By Christine Dolan
U.S. Senator Chris Van Hollen, (D-MD) and Senator Ben Cardin (D-MD) are working hard to bring $1.4 million to the eastern shore for three local non-profit organizations.
The three non-profits include:
The final decision depends upon the full Senate vote, which will be reconciled with the House of Representatives, and then, for final approval by President Joe Biden.
Van Hollen, a member of the Senate Appropriations Committee, and Cardin announced their request for inclusion of $4,240,000 in direct federal funding for projects they requested within the Senate Appropriations Agriculture, Rural Development, Food and Drug Administration, and Related Agencies Subcommittee’s proposed funding legislation for fiscal 2024.
“I’m proud to support funding for projects that will improve the economy and quality of life in rural Maryland,” Cardin said. “Once finalized, they will make a difference in the day-to-day lives of Marylanders across our state.”
These projects were included in the Senate Appropriations Subcommittee on Agriculture’s fiscal year 2024 funding legislation.
Foundation of HOPE is directed by Keasha Haythe (D), who was recently elected for the first time to the iTalbot County Council.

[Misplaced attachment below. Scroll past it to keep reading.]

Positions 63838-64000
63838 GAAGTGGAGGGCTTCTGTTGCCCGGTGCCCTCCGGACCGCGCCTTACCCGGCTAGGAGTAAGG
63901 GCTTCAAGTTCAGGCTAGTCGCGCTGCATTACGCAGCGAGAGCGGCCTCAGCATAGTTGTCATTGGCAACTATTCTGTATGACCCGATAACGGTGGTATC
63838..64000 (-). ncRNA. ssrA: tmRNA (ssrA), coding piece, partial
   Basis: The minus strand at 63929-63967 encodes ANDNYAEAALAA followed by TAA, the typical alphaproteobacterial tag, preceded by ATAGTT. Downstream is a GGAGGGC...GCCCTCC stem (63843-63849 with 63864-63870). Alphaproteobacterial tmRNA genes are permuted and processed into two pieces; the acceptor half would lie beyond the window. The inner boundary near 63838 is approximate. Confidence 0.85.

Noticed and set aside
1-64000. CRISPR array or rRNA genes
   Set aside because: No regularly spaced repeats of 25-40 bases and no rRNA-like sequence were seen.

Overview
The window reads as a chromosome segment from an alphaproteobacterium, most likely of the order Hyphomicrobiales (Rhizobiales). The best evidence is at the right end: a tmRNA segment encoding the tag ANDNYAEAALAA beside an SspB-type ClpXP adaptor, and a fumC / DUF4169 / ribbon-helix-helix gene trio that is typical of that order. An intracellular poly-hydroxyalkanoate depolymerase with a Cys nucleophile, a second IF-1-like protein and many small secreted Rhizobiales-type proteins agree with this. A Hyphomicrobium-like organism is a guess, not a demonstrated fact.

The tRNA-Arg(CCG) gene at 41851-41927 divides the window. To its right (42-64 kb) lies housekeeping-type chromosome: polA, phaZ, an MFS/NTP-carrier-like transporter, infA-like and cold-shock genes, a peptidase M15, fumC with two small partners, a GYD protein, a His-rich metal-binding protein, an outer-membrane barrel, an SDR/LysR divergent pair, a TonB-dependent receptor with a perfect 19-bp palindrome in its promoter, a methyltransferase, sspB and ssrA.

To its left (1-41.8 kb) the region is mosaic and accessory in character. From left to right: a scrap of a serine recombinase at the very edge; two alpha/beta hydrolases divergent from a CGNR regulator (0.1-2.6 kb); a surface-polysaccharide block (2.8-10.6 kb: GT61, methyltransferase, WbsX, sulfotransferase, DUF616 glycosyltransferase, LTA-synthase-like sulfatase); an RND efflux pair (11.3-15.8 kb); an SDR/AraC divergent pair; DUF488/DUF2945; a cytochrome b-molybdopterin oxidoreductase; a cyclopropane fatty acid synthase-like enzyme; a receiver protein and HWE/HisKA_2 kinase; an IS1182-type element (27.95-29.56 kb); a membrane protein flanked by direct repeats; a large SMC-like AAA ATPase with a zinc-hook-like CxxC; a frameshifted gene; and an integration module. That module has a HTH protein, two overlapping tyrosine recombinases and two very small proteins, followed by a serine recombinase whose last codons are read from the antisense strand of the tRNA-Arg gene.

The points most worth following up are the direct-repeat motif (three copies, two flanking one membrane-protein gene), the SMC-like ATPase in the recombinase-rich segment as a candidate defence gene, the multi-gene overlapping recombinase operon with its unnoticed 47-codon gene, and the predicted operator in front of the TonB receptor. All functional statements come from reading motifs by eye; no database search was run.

Her program operates out of Easton Middle School and the plan is to expand it to a HOPE Center to mentor middle school girls in Talbot County. HOPE is an acronym for “Helping Others Prosper and Excel.”
Funds, if appropriated, will be used to construct a new facility at 52 S. Washington St. and the eastern terminus of Port Street for offices and its entrepreneurship and empowerment after-school program. The funds will be used to expand Haythe’s program to reach 100 local girls.
“The program is certainly making a difference in the lives of many girls here in Talbot County, and we’re just excited that Senator Cardin and Senator Chris Van Hollen, and the committee as well, found the project to be valuable to not only Talbot County, but the state of Maryland. So, we’re excited about that,” Haythe said.
“We know that it has to go through final approval, but we are certainly excited that it is moving forward,” she said. “We hope to start construction of our Hope Center in 2024.”
Adkins Arboretum is expected to use the funds to “update amenities to better serve visitors” to promote environmental stewardship on its 400 acres preserved gardens and trails.